Woods Best Brooklyn Album

At this point, it is hard to imagine that any Woods record isn’t flawless. They have refined the folk-rock psychedelia that defines them to such a degree that it seems pointless to point out individual elements that make the band great. But here are a few: their songs are bright but never sunny, they pull of musical interludes that are just as interesting as verse and chorus structures, and above all, Jeremy Earl’s cellophane tenor. My favorite Woods songs are the ones that feel like they could soundtrack one of The Dude’s trips in The Big Lebowski and it will only take you a couple spins through City Sun Eater in the River of Light to realize–that’s all of them.

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WOODS have been together for almost a decade  and winning fans for their lo-fi indie rock sound, The bands core of songwriters Jeremy Earl with his striking falsetto vocal and multi-instrumentalist Jarvis Taveniere alongside drummer Aaron Neveu .

from the new excellent album by the band WOODS the american folk rock band from Brooklyn, they have released eight albums the latest ” With Light And Love”  will be among my top albums of the year, vocalist and founder Jeremy Earl also runs the label Woodsist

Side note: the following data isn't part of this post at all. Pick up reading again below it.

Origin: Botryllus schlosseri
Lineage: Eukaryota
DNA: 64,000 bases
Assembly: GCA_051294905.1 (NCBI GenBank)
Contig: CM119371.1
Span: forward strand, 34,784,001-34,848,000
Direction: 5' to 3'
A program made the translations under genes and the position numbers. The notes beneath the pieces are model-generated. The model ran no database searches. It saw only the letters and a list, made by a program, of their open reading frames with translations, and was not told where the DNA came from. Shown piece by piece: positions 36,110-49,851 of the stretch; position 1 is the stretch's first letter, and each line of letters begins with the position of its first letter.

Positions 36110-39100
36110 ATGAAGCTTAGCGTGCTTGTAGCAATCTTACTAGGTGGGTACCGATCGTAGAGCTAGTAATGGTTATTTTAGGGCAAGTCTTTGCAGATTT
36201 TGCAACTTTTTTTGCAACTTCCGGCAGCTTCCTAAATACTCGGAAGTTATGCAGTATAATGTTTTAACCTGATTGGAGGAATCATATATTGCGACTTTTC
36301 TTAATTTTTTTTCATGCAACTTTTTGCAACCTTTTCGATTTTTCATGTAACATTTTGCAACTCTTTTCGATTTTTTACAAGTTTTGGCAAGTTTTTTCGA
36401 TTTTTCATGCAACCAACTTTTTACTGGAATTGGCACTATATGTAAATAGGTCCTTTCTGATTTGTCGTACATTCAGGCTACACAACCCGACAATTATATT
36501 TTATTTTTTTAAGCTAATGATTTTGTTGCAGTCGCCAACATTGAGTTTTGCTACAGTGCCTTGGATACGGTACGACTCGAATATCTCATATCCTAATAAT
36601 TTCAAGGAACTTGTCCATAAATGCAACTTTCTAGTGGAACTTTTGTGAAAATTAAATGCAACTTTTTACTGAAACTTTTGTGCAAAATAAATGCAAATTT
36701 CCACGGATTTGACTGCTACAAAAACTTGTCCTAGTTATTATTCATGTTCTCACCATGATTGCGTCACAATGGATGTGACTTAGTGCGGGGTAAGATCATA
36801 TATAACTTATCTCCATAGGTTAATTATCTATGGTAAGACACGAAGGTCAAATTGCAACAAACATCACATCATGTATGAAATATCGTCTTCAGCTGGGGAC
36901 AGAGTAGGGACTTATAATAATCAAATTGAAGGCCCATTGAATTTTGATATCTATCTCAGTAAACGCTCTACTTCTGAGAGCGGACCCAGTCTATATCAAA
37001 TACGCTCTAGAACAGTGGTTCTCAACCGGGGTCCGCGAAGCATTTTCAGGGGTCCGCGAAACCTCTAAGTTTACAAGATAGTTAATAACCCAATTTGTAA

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WOODS have their 8th Album later this month so far the tracks I’ve heard have been wonderful, the record has shown more depth and attention to detail in the sound. Jeremy Earl and Jarvis Tavenaire will be on tour later this year ,The album title is “WITH LOVE WITH LIGHT” this track features a beautiful organ sound, the band will be at the GREEN MAN festival and the LIVERPOOL PSYCHEDELICA Festival in September 2014.

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what a great track from the band WOODS, originally the songs were honed in the small Brooklyn apartment by Jeremy Earl with his pure falsetto vocal spilling dark secrets and twisted images, sun soaked pop and psychedelic sounds the band released “Songs of Shame” in 2009 to critical acclaim, with James Taveniere guitar playing the band have got stronger and this new album looks to be their best yet.